The benefits arising from Nature’s bounty are typically quantified as a stream of income or a stream of avoided costs. The capitalisation of these streams will quantify Natural Capital. It is not a fixed value; it will change with time and with different farming practices. Quantified in a pragmatic business-oriented fashion, as above, Natural Capital could form a new basis for State Support Schemes for farming. Understanding the MSO phenomenon and its role in determining Natural Capital is now a pre-requisite for developing superior farm-business strategies.
Participants had the chance to both explore whether we should be putting a value on natural capital and an opportunity to discuss the principles of MSO, leverage strategies and the impact of natural capital considerations.
Chris Clark, with his wife Fiona, previously owned Nethergill Farm and developed Nethergill into an eco-hill farm business with a sustainable added-value meat activity, an educational and ﬁeld study facility and eco-tourism holiday lets. He is a Partner in Nethergill Associates, a business management consultancy currently assisting with the conjecturing and management of future farming uncertainties nationally. A former farm tenant and farm manager, Chris now has thirty years of business management experience, of which over twenty years were managing his own farm-based businesses. He is currently a member of the North Yorkshire Rural Commission and a past member of the Yorkshire Dales National Park Authority
Colin Tudge is a biologist by education and a writer by trade. He worked for Farmers Weekly, New Scientist, and BBC Radio 3 before going freelance in about 1990, and is author of about 15 books on natural history, evolution, genetics, ecology – and, in particular, on nutrition, cooking, and agriculture. Around 2008, together with his wife Ruth (West) and help from good friends, he began the Campaign for Real Farming — which has given rise to the Oxford Real Farming Conference and the still peripatetic but ever-growing College for Real Farming and Food Culture. The aim is to help bring about a global, cross-the-board Renaissance – beginning with food and farming.
Helen Chessire – Woodland Trust – Senior Advisor (Farming) – Helen Chesshire is lead farming advocate at the Woodland Trust, responsible for working with both the farming sector and policy makers to promote the benefits of trees on farms. Otherwise known as agroforestry, the deliberate integration of trees within agricultural crops and livestock is a win –win for sustainable food production and the natural environment. The Woodland Trust can provide advice and support to farmers interested in agroforestry. Helen grew up on a diary and sheep farm in the Midlands.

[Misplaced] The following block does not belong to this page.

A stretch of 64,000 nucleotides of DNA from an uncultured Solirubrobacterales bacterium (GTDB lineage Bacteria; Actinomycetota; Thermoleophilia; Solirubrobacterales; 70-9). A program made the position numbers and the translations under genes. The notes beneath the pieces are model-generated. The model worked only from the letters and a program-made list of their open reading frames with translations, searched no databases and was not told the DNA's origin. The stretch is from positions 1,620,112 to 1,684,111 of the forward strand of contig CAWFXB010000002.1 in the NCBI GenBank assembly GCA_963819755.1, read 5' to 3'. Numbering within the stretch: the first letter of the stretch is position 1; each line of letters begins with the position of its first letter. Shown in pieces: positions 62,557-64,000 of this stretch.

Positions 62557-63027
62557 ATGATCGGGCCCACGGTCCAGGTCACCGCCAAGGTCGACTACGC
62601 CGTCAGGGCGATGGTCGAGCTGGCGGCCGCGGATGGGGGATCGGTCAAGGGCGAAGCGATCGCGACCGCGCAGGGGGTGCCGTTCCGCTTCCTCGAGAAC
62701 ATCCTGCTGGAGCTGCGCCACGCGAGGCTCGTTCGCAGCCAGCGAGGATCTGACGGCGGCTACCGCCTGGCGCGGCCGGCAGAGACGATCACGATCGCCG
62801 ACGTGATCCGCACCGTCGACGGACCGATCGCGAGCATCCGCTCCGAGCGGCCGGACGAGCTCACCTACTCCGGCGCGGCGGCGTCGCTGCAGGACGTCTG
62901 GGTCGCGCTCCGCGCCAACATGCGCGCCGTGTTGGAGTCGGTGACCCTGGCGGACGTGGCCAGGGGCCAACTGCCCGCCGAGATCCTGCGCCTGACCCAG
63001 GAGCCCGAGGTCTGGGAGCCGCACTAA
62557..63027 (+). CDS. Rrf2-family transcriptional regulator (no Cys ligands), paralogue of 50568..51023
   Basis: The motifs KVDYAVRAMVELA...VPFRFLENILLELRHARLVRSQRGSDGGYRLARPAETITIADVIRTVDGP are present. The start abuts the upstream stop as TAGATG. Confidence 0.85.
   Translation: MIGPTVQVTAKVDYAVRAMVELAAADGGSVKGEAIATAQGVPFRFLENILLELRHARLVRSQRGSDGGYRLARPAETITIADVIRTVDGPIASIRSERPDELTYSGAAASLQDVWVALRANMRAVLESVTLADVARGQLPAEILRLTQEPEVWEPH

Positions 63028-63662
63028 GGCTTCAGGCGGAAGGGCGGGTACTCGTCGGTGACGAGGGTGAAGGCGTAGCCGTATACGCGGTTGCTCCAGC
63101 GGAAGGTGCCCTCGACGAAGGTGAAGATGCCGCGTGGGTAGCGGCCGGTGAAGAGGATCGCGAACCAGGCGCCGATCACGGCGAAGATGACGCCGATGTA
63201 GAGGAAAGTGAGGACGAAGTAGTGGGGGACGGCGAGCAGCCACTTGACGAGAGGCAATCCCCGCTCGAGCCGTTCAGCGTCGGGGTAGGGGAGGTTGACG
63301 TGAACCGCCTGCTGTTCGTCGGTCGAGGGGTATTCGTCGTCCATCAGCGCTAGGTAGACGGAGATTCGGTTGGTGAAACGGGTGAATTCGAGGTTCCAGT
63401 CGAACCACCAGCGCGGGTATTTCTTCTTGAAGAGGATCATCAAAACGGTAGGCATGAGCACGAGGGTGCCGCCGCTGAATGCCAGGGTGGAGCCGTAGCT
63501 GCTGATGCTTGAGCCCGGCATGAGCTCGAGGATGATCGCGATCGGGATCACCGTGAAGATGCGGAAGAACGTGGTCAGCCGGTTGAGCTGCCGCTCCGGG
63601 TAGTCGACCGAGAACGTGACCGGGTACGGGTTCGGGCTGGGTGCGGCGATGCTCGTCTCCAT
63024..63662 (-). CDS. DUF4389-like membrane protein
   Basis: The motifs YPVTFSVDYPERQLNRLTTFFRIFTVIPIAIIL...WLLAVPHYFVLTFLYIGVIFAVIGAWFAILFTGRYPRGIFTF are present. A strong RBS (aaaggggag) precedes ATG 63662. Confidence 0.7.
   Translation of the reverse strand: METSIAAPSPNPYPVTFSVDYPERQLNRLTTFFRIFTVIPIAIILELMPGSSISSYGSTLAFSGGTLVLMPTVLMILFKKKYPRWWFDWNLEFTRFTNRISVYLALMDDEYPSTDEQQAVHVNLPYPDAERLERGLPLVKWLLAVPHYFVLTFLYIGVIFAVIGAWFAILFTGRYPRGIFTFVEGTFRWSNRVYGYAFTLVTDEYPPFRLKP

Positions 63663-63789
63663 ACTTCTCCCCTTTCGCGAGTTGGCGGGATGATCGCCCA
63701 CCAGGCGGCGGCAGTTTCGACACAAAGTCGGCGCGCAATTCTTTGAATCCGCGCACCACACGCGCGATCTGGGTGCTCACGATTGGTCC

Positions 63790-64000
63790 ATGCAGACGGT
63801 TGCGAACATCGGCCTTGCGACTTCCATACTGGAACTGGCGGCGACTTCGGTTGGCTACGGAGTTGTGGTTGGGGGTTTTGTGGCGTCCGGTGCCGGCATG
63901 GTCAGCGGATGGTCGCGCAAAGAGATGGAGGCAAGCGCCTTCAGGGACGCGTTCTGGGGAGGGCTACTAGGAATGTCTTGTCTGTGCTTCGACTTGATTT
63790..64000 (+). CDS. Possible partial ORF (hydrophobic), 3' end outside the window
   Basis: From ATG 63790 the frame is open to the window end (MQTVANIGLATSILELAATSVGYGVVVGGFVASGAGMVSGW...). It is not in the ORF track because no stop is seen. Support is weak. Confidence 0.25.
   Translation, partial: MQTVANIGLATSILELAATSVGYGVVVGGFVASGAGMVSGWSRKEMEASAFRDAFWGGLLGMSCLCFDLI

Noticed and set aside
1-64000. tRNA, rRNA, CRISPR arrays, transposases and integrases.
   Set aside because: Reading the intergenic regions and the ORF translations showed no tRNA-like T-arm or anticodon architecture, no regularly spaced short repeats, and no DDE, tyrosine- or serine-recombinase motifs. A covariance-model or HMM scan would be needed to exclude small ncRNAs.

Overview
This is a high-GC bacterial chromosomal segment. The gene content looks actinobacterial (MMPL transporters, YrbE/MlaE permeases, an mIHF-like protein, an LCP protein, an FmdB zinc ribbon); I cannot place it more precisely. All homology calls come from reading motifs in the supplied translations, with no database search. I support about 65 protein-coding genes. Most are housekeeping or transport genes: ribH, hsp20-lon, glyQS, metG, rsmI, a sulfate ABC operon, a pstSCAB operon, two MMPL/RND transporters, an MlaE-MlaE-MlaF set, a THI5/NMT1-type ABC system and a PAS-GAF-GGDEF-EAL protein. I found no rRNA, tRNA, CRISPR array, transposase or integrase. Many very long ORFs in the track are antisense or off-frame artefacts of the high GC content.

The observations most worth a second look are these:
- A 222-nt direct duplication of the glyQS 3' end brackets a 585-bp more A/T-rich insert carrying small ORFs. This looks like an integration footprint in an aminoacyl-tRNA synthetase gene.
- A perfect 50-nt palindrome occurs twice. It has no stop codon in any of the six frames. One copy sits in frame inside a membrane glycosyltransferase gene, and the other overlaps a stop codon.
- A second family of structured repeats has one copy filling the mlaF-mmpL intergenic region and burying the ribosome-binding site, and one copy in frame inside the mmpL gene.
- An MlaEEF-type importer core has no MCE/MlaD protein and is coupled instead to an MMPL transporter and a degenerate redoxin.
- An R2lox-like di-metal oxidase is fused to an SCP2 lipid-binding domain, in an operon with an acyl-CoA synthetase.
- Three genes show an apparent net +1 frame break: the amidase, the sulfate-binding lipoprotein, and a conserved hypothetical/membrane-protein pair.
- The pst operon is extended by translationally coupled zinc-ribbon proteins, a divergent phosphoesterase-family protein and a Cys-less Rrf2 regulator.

Since the 1980s, permaculture pioneers have been creating innovative farms and smallholdings around the world using a design approach and ecological principles. From the initial information, it looks like permaculture-designed farms will score very highly under The Environmental Land Management Scheme (ELMS), the payment scheme that will be used to distribute “public money for public goods” as the Basic Payment Scheme is phased out from 2024. Farmers and land managers will no longer be paid to produce food, and will instead be paid to deliver public goods like clean air and water, biodiversity and heritage.
This session brought together two experienced permaculture designers and practitioners, who, alongside the CEO of the Permaculture Association, demonstrated the design approach, gave practical examples and showed how permaculture design provides a clear pathway to farmers looking to diversify their land, improve soil, biodiversity and income.
The session combined short, focused presentations and video clips with Q&A and panel discussion.
Hannah Thorogood is a permaculture farmer, designer and teacher. She has set up and runs her own 18 acre permaculture demonstration farm, The Inkpot. Hannah has taken the farm from a depleted, compacted, toxic arable field into the diverse, abundant farm it is today demonstrating permaculture, regenerative agriculture and producing nationally award winning food. Hannah is a senior tutor with the permaculture diploma system and has been teaching permaculture design courses for 15 years and permaculture teaching courses for 10 years. She has a reputation for creating a very accepting and fun learning environment, putting people from all backgrounds at ease to enjoy their learning together. Hannah has a BSc in Environmental Studies from Manchester University & an MSc Organic Farming from Scottish Agricultural College. She also loves to knit and crochet using her own Inkpot wool.
Niels Corfield is an advisor, researcher, educator, designer, grower and nurseryman who has been working to deliver a truly sustainable food system for over 10 years. Over this time Niels has acquired an amazing breadth of knowledge and gained experience on many different farms. This enables him to draw on a wide range of practical tools and techniques to find what works in every new situation. He works to create sustainable/regenerative landscapes, farms and spaces in the UK and Europe with a focus on agro-ecological systems that are low maintenance and productive. Niels works in partnership with the PFLA on soils, coordinating the PFLA soils monitoring project – establishing an empiric case for healthy soils on pasture and mixed farms – and provides a number of services direct to farmers.